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Joni Mitchell's Saskatoon Hangouts

Joni Mitchell's Saskatoon Hangouts

Posted By Craig Silliphant , January 14, 2019
In 2018, Saskatoon recognized one of its favourite daughters, music legend Joni Mitchell. Mitchell’s music was immensely influential, especially in the 60s and 70s, with songs like ‘Both Sides Now,’

In 2018, Saskatoon recognized one of its favourite daughters, music legend Joni Mitchell.  Mitchell’s music was immensely influential, especially in the 60s and 70s, with songs like ‘Both Sides Now,’ ‘Big Yellow Taxi,’ and ‘Woodstock.’  She is also a noted artist; she’s been heard to say that she is actually just a painter who was derailed by circumstances.

Those circumstances won her eight Grammys and a Lifetime Achievement Award as well as induction to the Rock and Roll Hall of Fame.  Sharing her art and music with the world took her far away from Saskatoon, the place where she came into herself.  The cover of one of Mitchell’s best albums, ‘Clouds,’ features a self-portrait with the historic Delta Bessborough in the background.

I thought it might be fun to look at a few of the places that were iconic in her mythology, teenage haunts for a young Joni, then known as Joan Anderson (her full name before marrying folk singer Chuck Mitchell was Roberta Joan Anderson).  There’s a plaque on Broadway Avenue as well as a plaque and walkway at River Landing called The Joni Mitchell Promenade. You can put yourself in a spot where she may have stood and think about how our city helped shape what she’d become.

The Andersons moved to Saskatoon from North Battleford (they had also lived in Maidstone, SK and Fort Macleod, AB --- her father Bill worked for a grocery chain and moved around as he moved up the ladder).  Their first house in Saskatoon was on Hanover Avenue, near Lathey Swimming Pool.  Joni went to junior high at Queen Elizabeth School.

By 1957, Joni was attending high school at Nutana Collegiate, until Aden Bowman was built.  She is remembered by many as being into art, fashion, and writing, and in fact, had a column in the Aden Bowman school paper in 1961, called, ‘Fads and Fashion.’ She was known for her colour coordinated headbands and outfits.  She worked at a department store while doing freelance modeling (she got an employee discount at the store, which helped bolster her wardrobe).

Around this time, she would hang out at The Commodore Café, sipping cokes in the high booths in the back.  (The Commodore, on 2nd Avenue, eventually became Chau’s Commodore Restaurant, which burned down in 2007).  Joni lived for the weekends, where she’d go to YWCA dances, listening to Elvis, Chuck Berry, and Little Richard.

Of course, Broadway and River Landing play an important part in our story.  Joni spent time on Broadway, often walking across the Broadway Bridge and through River Landing to Riversdale Pool, which she claimed had the best jukebox in the city.  The Broadway Bridge was immortalized in her song, ‘Cherokee Louise.’  It’s both a sad song about the plight of a friend and a nostalgic look at those teenage years.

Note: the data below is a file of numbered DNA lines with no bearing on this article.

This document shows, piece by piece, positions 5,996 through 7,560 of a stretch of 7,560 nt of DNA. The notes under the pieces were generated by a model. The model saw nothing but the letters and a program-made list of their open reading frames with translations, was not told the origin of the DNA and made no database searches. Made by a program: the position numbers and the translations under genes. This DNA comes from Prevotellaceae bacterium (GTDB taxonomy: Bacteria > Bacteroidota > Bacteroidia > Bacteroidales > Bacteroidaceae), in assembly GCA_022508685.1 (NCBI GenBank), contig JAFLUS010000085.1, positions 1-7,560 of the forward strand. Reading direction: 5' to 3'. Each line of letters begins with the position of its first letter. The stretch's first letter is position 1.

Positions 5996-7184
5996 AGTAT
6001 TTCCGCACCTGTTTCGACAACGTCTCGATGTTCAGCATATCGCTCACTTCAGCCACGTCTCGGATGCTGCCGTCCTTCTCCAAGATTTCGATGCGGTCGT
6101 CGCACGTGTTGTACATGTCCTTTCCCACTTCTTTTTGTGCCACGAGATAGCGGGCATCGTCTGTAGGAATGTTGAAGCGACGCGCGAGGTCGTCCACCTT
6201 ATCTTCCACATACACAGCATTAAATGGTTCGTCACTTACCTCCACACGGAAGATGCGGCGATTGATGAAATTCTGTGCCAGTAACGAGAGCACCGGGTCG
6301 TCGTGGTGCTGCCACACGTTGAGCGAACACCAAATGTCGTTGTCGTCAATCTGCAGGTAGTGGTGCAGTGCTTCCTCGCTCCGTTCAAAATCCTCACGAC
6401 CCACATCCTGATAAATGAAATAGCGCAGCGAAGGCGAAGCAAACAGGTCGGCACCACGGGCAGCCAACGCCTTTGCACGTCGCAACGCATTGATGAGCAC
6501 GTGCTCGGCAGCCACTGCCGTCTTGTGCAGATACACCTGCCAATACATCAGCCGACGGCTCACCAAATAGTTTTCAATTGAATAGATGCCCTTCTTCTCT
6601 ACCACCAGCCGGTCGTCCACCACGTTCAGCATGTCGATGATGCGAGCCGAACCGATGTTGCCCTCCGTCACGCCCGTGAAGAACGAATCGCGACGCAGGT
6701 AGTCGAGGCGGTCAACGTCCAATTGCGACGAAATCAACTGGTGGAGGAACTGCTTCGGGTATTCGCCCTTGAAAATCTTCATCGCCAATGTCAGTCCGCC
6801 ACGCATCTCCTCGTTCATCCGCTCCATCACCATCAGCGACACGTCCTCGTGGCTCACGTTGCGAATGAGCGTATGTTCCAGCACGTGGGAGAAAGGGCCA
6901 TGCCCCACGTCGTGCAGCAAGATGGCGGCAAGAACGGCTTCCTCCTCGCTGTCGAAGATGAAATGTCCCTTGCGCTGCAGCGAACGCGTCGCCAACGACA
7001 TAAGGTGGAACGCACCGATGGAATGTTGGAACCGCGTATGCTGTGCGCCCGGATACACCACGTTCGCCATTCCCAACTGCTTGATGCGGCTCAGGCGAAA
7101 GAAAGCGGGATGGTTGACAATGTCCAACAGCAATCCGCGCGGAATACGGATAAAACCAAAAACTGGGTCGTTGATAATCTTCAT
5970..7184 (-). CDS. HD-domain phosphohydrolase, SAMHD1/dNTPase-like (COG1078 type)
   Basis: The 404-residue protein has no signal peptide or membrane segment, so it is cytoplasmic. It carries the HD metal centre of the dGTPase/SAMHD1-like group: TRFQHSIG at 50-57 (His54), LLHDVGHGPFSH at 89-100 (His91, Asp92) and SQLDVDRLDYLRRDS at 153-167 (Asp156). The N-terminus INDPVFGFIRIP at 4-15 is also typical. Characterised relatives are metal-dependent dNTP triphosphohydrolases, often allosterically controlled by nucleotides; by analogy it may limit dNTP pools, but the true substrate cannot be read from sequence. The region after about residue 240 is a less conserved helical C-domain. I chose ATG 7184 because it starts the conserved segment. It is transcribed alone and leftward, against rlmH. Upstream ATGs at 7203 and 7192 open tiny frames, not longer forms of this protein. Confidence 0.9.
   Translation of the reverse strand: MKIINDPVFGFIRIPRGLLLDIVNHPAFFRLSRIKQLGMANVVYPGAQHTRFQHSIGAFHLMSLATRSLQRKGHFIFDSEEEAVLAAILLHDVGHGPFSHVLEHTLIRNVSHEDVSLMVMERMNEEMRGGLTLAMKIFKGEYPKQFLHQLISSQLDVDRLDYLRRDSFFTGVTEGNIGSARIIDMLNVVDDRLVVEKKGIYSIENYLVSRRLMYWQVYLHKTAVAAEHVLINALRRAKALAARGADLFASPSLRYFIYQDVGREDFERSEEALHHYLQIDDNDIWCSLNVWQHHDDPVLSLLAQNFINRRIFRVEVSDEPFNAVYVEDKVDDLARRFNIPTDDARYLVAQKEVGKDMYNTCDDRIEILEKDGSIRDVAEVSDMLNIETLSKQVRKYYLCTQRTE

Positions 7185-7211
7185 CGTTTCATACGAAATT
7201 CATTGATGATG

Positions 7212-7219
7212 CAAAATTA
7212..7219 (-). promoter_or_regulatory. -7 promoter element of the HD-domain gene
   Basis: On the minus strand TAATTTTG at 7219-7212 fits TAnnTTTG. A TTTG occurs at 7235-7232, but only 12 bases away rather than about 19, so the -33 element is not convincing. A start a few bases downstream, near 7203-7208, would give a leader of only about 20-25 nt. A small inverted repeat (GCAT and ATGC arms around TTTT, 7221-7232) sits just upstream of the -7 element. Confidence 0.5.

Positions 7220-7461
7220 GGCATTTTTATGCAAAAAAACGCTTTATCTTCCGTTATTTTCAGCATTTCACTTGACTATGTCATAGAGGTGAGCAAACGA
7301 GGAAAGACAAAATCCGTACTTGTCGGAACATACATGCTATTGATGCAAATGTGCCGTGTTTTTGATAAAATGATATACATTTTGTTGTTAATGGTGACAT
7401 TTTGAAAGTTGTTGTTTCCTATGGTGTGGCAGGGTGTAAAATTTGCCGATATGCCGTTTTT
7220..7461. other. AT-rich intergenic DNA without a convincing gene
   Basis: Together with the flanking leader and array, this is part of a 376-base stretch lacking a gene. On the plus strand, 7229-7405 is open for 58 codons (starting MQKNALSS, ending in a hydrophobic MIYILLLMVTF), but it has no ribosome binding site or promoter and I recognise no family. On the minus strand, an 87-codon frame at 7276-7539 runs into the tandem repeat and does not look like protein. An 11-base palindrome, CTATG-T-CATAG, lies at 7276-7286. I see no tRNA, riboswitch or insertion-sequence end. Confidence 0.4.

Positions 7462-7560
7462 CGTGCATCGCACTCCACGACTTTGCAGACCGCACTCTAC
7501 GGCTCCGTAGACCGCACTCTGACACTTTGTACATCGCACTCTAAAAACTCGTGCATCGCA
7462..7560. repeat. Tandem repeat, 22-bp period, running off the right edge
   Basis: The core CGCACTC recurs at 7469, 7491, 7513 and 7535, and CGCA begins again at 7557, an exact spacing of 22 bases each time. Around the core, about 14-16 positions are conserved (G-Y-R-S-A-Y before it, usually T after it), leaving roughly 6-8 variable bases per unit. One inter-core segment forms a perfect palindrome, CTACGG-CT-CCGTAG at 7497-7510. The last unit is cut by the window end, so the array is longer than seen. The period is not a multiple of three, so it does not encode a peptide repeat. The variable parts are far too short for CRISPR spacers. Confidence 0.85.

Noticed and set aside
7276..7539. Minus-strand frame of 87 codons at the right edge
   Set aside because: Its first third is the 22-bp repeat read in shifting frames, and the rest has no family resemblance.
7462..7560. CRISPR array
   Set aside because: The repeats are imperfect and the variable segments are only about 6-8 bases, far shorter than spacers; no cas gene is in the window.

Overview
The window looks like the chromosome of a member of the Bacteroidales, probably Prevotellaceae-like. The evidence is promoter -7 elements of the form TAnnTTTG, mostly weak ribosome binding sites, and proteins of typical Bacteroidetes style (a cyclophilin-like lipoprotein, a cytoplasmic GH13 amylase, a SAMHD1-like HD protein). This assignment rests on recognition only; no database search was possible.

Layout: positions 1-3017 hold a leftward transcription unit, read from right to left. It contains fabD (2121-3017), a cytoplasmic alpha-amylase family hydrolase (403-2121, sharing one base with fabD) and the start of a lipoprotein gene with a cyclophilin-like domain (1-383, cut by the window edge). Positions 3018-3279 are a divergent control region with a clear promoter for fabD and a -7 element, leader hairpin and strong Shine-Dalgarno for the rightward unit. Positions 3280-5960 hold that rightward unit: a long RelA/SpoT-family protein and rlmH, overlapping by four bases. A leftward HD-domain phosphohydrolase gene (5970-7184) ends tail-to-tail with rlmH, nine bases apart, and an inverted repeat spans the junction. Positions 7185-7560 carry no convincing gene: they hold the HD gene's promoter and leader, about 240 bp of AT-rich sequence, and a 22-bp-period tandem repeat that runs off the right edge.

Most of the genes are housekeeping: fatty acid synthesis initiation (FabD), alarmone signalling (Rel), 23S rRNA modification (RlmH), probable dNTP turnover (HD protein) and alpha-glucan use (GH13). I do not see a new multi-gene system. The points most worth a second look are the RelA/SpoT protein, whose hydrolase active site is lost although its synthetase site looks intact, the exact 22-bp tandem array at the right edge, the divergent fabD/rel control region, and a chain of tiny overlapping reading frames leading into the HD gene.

Cherokee Louise is hiding in this tunnel In the Broadway bridge We're crawling on our knees We've got flashlights and batteries We've got cold cuts from the fridge

And of course, there’s a plaque in front of the Broadway Theatre to commemorate where Joni played her first paying gig in 1962.  It wasn’t at the Broadway --- it was at The Louis Riel Coffee House, in the building next door, roughly where Calories is now.

By ’62, she had moved away from being the 50s fashionista, toward hippydom, with long, straight hair flowing down her back.  She waitressed at the coffee house and started out by playing the Sunday Night Hootenanny, sort of an open mic night.  Many people in the room thought she sounded strange and off key, but some dug what she was doing. Then one night, Halloween 1962, scheduled performers Sonny Terry and Brownie McGhee didn’t show, so Joni filled in --- her first paying gig.  The crowd liked her, so the owners of the coffee house occasionally let her jump on stage for tips.

Shortly after this period, she left Saskatoon for art school in Alberta, then on to Toronto where she met Chuck Mitchell.  But that isn’t where her Saskatoon story ends.  Her parents still lived in town, so she came back periodically, including a visit to a retrospective of her work in 2000 at the former Mendel Art Gallery (soon to be The Children’s Discovery Museum).

When she stayed in town, she usually stayed at the Bessborough.  In fact, I literally ran into her once.  I was walking through the lobby and I accidentally bumped into someone.  I turned and apologized, and as I walked away, my brain yelled to me, “Hey dummy!  You just about knocked over Joni Mitchell!”

The Saskatoon that shaped and informed a brilliant young artist has changed a lot over the years.  But one need only walk down Broadway and River Landing in Joni’s shoes to see those echoes of the past.  There’s only one Joni Mitchell, but I like to think there are many young creative people like her, growing up in this vibrant incubator for artists we call Saskatoon, that might someday take the world by storm.

Special props to City Archivist Jeff O’Brien for always answering my historical questions about Saskatoon, and for recommending the book Girls Like Us: Carole King, Joni Mitchell, Carly Simon and the Journey of a Generation by Sheila Weller.  If you want to read it for yourself, stop by the Saskatoon Public Library.